Center for Strategic Communication

This morning, The Heritage Foundation held an event titled “Challenging America: How Russia, China, and Other Countries Use Public Diplomacy to Compete with the U.S.” The event explored the expanding soft power and public diplomacy efforts of China and Russia in relation to the dwindling efforts seen in the United States since the end of the Cold War. Speakers included Dean Cheng, Ariel Cohen, and Helle Dale.

Cheng explored the great attention that has given to China’s recent efforts at significantly expanding its soft power base. Those efforts recently have included the Beijing Olympics, CCTV, the 2012 Shanghai Expo, and of course the massive number of Confucius Institutes which teach Chinese language throughout the world. China’s efforts, as Cheng notes, are a result of China’s belief that information has strategic importance. At the same time, China is also seriously concerned about its own cultural security, and is cautious about allowing foreign cultural influence beyond its borders. In contrast to the U.S., Chinese international broadcasting is also aimed directly at the Chinese public. Interestingly, Cheng also stressed the attention that China paid to American efforts to gather support for the 2003 Iraq war, including the military’s journalist embedding system.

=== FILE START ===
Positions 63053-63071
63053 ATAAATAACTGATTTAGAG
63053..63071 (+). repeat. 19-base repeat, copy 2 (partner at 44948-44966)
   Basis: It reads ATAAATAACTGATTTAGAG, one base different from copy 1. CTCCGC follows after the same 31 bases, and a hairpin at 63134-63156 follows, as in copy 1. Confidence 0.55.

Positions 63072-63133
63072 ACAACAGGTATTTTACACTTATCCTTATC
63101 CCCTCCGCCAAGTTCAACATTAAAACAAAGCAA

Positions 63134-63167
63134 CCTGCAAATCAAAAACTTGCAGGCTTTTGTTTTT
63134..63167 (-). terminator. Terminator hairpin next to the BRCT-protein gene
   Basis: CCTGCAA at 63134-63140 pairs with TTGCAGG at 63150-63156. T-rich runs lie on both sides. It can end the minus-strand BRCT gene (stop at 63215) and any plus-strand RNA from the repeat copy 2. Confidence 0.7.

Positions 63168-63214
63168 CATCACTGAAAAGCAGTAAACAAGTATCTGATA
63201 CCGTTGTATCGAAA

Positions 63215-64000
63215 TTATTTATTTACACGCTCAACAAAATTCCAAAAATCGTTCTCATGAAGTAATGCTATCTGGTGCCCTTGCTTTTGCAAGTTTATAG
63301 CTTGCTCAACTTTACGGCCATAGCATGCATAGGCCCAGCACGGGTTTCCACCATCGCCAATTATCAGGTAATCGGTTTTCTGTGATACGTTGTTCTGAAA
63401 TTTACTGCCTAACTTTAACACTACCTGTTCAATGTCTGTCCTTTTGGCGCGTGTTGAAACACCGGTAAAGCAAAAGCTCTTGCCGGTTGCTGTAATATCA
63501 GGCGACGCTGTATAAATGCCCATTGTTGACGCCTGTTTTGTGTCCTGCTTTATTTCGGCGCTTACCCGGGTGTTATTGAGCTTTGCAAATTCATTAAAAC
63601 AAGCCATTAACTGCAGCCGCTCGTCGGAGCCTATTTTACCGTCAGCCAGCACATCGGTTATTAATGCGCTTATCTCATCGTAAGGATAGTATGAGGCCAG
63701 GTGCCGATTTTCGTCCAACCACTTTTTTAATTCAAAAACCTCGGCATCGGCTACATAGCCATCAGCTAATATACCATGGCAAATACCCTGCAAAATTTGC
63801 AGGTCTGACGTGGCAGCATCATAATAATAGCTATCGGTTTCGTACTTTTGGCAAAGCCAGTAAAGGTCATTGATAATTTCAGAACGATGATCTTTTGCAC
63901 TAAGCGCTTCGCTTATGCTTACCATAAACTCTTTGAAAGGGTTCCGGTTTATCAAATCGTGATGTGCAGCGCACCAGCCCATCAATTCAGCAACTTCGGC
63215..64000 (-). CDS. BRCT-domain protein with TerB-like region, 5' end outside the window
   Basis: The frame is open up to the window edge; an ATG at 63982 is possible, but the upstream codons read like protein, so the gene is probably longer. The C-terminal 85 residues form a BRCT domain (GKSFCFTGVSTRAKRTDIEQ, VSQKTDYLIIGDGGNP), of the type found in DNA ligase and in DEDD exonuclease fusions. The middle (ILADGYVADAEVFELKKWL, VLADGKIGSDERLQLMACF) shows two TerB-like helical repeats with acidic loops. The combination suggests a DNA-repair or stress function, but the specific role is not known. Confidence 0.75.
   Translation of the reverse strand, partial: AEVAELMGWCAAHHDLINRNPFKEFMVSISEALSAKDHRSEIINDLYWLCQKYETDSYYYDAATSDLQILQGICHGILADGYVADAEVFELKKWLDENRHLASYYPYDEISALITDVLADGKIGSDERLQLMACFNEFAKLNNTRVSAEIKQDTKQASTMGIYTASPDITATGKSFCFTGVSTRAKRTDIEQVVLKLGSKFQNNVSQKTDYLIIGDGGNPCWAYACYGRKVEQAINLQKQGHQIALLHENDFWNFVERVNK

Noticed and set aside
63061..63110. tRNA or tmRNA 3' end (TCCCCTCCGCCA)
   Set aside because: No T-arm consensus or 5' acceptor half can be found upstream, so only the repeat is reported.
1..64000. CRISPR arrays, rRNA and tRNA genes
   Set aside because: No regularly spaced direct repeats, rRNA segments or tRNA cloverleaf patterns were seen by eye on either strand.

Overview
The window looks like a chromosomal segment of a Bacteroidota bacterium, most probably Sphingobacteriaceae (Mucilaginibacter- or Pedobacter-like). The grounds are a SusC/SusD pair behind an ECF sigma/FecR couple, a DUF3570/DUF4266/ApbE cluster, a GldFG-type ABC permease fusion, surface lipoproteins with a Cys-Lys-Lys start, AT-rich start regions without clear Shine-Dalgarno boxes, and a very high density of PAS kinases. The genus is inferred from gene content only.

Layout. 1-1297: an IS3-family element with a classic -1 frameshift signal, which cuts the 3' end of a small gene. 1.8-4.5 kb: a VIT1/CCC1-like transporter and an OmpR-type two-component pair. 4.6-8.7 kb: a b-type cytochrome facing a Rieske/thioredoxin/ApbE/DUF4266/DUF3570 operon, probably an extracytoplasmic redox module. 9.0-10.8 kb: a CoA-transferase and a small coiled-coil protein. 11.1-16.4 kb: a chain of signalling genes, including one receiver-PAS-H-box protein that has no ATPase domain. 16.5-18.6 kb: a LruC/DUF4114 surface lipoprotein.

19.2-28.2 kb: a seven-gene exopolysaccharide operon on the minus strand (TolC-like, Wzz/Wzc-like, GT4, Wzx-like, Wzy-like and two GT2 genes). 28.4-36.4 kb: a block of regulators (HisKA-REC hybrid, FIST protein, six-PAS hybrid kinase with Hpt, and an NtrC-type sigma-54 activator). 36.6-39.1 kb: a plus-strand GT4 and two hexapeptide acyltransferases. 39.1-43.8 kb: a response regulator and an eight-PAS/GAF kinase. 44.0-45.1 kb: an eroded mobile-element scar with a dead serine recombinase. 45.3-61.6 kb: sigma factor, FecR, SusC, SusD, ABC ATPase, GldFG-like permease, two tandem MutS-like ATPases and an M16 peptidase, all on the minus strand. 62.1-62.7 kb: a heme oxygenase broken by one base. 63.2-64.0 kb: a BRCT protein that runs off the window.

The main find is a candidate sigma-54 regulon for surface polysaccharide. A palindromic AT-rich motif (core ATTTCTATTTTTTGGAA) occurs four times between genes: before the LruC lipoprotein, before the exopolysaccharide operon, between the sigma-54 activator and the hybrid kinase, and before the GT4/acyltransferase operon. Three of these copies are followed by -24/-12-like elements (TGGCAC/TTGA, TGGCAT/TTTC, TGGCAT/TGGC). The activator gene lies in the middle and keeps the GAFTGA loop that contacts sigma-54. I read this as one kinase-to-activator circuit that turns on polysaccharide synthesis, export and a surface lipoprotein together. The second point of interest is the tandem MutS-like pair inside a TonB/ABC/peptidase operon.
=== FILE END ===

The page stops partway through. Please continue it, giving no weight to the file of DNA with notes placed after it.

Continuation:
The Heritage Panel

However, despite China’s recent soft-power attention, I contend that there are still many issues problematic for the Chinese to overcome. To read about some of the challenges the Chinese face in their efforts to attract the world, take a look at my previous post in May.

Cohen spoke regarding Russia’s efforts at strategic communication, highlighting their use of Russia Today, which appears to have found a big enough audience amongst English speakers worldwide to justify its existence. It holds particular following amongst those already critical of the United States and its allies. While RT is more propagandistic in nature, there are also other media organizations in Russia still doing respectable work. Cohen also made several references to Al Jazeera, pointing out the strength of its brand for Sunni Arabs, and noting the impressiveness of its English programming (while at the same time its anti-Israeli viewpoint), which is comprised mostly of former BBC journalists.